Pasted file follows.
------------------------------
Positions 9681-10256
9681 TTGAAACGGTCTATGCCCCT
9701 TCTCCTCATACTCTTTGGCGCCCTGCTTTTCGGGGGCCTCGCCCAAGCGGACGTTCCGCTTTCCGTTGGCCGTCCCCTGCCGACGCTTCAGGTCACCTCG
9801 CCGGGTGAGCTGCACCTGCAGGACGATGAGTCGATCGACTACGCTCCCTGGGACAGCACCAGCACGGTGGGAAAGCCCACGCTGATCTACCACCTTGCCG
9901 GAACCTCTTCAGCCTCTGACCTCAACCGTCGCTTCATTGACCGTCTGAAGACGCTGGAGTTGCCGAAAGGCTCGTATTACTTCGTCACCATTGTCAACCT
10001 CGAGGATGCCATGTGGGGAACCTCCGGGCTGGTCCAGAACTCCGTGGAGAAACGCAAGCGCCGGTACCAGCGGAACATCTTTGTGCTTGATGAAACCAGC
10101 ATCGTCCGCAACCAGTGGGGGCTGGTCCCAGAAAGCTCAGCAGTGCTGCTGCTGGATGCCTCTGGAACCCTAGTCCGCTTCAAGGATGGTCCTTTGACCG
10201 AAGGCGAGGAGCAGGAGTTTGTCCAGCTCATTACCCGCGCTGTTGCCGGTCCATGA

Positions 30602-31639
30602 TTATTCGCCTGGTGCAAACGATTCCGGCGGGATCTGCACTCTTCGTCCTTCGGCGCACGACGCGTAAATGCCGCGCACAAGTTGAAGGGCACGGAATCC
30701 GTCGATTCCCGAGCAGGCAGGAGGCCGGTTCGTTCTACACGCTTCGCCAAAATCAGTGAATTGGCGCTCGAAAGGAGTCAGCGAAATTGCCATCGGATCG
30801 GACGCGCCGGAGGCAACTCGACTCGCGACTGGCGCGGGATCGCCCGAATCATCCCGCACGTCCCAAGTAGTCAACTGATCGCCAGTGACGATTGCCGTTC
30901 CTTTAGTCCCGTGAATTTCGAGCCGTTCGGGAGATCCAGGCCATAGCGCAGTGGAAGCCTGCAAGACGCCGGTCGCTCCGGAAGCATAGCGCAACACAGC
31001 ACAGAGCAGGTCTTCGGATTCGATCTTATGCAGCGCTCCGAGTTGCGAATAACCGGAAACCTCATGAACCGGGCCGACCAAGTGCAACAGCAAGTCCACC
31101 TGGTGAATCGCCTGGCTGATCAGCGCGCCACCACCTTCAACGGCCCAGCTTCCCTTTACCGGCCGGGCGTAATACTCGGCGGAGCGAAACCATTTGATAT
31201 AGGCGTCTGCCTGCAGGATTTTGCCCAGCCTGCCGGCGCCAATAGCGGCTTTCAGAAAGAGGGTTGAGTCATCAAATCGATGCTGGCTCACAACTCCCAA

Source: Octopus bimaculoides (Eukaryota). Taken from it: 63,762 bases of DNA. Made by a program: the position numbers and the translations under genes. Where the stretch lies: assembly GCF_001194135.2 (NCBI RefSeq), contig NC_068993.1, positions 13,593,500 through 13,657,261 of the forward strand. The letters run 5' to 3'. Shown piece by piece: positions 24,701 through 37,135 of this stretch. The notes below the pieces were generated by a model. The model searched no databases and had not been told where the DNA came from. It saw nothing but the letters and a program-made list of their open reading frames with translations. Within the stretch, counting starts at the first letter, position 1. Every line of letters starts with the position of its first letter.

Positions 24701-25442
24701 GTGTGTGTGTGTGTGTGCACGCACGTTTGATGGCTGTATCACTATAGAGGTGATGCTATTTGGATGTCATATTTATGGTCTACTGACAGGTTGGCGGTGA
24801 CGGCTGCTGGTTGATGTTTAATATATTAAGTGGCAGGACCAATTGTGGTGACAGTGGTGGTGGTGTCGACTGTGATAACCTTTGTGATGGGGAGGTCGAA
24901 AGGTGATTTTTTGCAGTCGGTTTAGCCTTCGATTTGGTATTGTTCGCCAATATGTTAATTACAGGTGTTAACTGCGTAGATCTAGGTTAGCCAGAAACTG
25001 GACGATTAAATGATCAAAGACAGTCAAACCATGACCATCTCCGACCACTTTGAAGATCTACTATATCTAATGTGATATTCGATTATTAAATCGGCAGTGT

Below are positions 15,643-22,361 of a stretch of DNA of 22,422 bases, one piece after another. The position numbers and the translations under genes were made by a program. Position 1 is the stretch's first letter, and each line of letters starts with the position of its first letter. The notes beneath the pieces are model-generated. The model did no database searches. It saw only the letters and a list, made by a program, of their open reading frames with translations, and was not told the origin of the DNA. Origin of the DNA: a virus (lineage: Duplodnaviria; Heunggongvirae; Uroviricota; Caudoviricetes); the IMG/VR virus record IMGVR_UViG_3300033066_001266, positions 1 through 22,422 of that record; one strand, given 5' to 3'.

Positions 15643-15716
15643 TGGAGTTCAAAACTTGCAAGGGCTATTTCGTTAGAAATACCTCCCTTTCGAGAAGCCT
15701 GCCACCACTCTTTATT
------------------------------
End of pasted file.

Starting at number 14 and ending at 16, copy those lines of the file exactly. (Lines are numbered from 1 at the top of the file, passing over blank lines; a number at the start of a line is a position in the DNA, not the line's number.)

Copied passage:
31001 ACAGAGCAGGTCTTCGGATTCGATCTTATGCAGCGCTCCGAGTTGCGAATAACCGGAAACCTCATGAACCGGGCCGACCAAGTGCAACAGCAAGTCCACC
31101 TGGTGAATCGCCTGGCTGATCAGCGCGCCACCACCTTCAACGGCCCAGCTTCCCTTTACCGGCCGGGCGTAATACTCGGCGGAGCGAAACCATTTGATAT
31201 AGGCGTCTGCCTGCAGGATTTTGCCCAGCCTGCCGGCGCCAATAGCGGCTTTCAGAAAGAGGGTTGAGTCATCAAATCGATGCTGGCTCACAACTCCCAA